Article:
UNI PRODUCTS FLY TIERS CORNER
Tying the Red Tag
By John L. Torchick
Fly tying has been around for a long time. Claudius Aelianus, third century AD, described a Macedonian method of fishing- “They do not use (natural) flies for bait, for if a man’s hand touch them they lose their natural color, their wings wither, and they become unfit food for the fish. (Instead) they fasten crimson wool around a hook, and fix on the wool two feathers that grow under a cock’s wattle, and which in color are like wax.”
The Brown Hackle Peacock, as it is known locally, is also called the Red Tag in many fly tying books and references for fly fishing. The Red Tag fly is attributed to Martyn Flynn from Worcestershire, England. Designed in the 1850s for trout and grayling, it proved successful in England’s North Country rivers. Originally called the Worcestershire Gem and the Worcestershire Wonder, the name was shortened to the Red Tag, referring to the red wool tail. References here will be the Brown Hackle Peacock or BHP for brevity’s sake and my aging fingers.
The author at the vise tying a Red Tag.
Friend and mentor Don Denney shared the history of the BHP in Southeast Tennessee. He discovered the fly pattern in a library while stationed at Fort Riley, Kansas. Two fly tying and fly fishing icons, Vernon Hidy and James Leisenring, were mentioned in books and proved to be very influential for his future in fly fishing and fly tying. He adopted the fly after moving back to Tennessee. A storm in 1994 buried his favorite trout stream, Goforth Creek, under a tangle of timber. Searching for another place, he discovered the Hiwassee River. It was about 1994 when Don shared this fly pattern and recipe with me. He declares any fly box needs a good supply of BHP flies, sizes 12 to 16, to be considered complete.
Originally tied as a dry fly, local use is as a wet fly. The BHP has proven to be successful all year. If trout are feeding, they will take the BHP. It has been described as looking like nothing, but imitating everything. Personal experience has shown that the fly will produce fish when nothing else will. It has been so effective at times you have to hide behind a tree to tie one on your tippet!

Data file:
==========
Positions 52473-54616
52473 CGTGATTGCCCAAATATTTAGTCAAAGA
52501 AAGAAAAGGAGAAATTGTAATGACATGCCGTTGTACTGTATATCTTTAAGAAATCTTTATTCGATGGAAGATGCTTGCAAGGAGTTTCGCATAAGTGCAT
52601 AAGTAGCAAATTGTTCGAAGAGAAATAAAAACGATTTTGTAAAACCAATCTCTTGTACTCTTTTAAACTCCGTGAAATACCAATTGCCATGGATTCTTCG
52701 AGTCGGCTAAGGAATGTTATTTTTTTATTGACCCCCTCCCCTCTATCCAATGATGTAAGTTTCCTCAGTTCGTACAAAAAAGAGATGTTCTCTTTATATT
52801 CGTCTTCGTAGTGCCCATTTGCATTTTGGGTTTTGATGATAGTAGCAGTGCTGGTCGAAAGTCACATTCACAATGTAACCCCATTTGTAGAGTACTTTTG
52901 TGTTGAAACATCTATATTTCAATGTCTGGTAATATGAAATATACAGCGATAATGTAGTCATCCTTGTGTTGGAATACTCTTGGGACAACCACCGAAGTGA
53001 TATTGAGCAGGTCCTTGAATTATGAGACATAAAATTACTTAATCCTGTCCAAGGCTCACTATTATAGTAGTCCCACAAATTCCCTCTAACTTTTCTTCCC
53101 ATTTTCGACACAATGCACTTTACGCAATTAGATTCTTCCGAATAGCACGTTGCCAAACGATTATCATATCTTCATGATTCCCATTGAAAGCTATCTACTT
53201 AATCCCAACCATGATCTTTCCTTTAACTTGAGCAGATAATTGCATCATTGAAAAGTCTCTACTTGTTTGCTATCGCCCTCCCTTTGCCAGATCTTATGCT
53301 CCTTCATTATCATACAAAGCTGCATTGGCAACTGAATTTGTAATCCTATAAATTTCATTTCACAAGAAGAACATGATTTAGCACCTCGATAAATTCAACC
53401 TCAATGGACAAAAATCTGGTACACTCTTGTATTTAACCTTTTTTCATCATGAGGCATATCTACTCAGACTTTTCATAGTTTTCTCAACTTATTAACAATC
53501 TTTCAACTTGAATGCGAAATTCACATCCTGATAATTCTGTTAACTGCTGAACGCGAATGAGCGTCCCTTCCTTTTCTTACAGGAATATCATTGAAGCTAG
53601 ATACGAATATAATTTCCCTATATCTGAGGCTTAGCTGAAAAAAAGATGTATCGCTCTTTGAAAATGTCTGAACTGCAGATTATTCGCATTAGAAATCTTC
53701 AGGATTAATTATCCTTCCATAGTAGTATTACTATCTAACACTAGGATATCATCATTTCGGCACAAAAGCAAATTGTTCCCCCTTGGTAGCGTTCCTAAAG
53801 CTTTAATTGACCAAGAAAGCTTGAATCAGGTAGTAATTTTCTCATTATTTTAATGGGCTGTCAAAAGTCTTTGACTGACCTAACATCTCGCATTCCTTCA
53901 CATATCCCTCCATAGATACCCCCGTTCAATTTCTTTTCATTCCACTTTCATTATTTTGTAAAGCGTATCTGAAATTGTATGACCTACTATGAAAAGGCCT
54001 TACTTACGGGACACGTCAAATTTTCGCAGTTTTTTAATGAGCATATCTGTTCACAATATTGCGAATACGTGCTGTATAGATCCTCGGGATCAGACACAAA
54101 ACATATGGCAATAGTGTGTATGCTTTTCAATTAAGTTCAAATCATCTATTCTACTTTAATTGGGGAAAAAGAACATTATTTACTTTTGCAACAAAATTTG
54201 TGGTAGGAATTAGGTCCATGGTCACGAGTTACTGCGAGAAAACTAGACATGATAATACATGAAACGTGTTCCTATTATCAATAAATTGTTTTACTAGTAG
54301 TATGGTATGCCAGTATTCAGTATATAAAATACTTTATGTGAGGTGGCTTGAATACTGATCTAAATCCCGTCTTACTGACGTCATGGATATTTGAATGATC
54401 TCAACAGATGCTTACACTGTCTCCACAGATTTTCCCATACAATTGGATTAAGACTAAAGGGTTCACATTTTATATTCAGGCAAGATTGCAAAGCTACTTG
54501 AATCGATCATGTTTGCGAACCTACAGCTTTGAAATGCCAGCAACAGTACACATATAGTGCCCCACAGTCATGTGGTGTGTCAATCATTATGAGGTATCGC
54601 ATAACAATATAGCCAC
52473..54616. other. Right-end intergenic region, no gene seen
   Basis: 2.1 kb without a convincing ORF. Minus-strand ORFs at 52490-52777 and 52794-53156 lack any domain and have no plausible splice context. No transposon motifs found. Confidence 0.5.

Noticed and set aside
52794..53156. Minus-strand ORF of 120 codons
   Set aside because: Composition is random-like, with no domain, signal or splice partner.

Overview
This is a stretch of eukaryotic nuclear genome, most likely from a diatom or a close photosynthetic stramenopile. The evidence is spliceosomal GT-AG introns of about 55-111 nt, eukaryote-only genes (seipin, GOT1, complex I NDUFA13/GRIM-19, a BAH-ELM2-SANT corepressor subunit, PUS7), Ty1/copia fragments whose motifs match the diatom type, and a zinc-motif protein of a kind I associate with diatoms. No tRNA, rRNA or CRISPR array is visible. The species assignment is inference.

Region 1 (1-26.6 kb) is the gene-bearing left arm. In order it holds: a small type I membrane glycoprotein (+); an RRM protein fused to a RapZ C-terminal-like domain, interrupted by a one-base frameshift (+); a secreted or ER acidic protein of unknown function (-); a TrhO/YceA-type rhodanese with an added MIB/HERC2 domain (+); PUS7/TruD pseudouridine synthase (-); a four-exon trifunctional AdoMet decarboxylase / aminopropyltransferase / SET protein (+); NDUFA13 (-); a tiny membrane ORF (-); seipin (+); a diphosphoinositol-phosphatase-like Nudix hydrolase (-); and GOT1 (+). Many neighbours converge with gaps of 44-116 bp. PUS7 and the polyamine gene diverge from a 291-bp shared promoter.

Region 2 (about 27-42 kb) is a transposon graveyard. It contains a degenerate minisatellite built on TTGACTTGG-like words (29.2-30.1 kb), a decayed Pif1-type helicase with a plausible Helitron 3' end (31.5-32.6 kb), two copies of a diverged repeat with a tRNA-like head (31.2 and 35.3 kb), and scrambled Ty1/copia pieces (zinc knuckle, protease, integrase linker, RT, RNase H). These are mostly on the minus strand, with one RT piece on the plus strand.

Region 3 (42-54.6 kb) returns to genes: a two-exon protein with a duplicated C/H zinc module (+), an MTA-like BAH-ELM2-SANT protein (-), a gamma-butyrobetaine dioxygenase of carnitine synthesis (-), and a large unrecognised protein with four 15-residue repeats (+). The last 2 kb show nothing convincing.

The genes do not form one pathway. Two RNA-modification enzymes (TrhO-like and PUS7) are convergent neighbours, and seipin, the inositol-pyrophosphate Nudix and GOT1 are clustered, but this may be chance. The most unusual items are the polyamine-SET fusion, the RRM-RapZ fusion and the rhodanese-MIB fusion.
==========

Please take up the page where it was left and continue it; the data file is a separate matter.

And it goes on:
Fishing the BHP is easy and doesn’t require fancy casting techniques. This is a technique I use on the Hiwassee River, which is a top tailwater fishery. Cast it downstream, stopping the rod in the 12 o’clock position on the forward cast. Let the line land on the water with slack. Drift the fly with the current by lowering the rod until the tip is just above the water. Hold the fly for a few seconds and retrieve it with short pulls of the line. Many times, a trout will strike the stationary fly, or just as it starts to move. One can cast the rod at an angle, right or left, to cover more water without moving.
A useful variation is the Grey Hackle Peacock, mixing grey and brown hackle for greater visibility in low light conditions. Don fishes the Grey Hackle Peacock as a dry fly to imitate any fair size mayfly, Isonychia or Hendrickson. A dab of floatant keeps it on the surface to evoke a strike.
English anglers tie a variation known as the Red Palmer. The fly is tied in the regular fashion, but brown hackle is wound, or palmered, from back to front the entire length of the fly. This is fished as a wet fly, looking like a woolly worm. One fly tying book on my shelf shows a variation with soft hackle as partridge hackle, peacock herl and no tail.
The fly is simple, consisting of four parts – a wet fly hook in sizes 12 to 16; black thread; a strand of red yarn, which lasts longer than dyed deer hair or feathers; two or three strands of peacock herl; and brown hackle. I’ve used ginger hackle in place of the brown hackle.
Photo 1- Many recommend starting with a No. 12 hook. Bigger hooks are easier to tie for beginners. With the hook secured in the vise, start wrapping the thread behind the eye, leaving room for two or three wraps of the hackle. Wrap toward the back, stopping just before the bend. Trim the excess thread. Lay a bit of red yarn on the thread overlapping the end of the thread. A soft loop keeps the material as yarn, hair, etc. from coming off the top of the hook. Wrap several times to secure it The length of the yarn is your choice. I like it to stand out.
Photo 2- Wrap to secure the ends of two or three strands peacock herl and wrap the peacock herl around the length of the thread. This gives the herl more durability, according to Don Denney. Wrap the thread and herl forward, keeping each wrap against the previous one.
Photo 3- Unwrap the remaining herl and wrap the thread to secure the herl to the hook. Clip the excess herl.
Photo 4- Choose the hackle that is as wide as the gape (distance) of the hook between the point and shank. Strip a few filaments from the hackle and lay the quill end on the hook and secure with three or four wraps of thread.
Photo 5- Grip the end of the hackle in hackle pliers or your fingers. Wrap away from you two or three times. Move the thread to capture the hackle and wrap several times to secure the hackle. Clip the excess hackle.
Photo 6- Tie off the thread with your whipping tool or do four or five half hitches by hand. Trim the excess thread. Apply head cement. Many fly tiers use Sally Hanson Hard as Nails. Small tubes of CA glue can be used by putting a drop on the dubbing tool and touching it to the thread. CA glue dries in seconds. Others might take a couple of minutes. A paper cup is handy to hang the flies on while drying.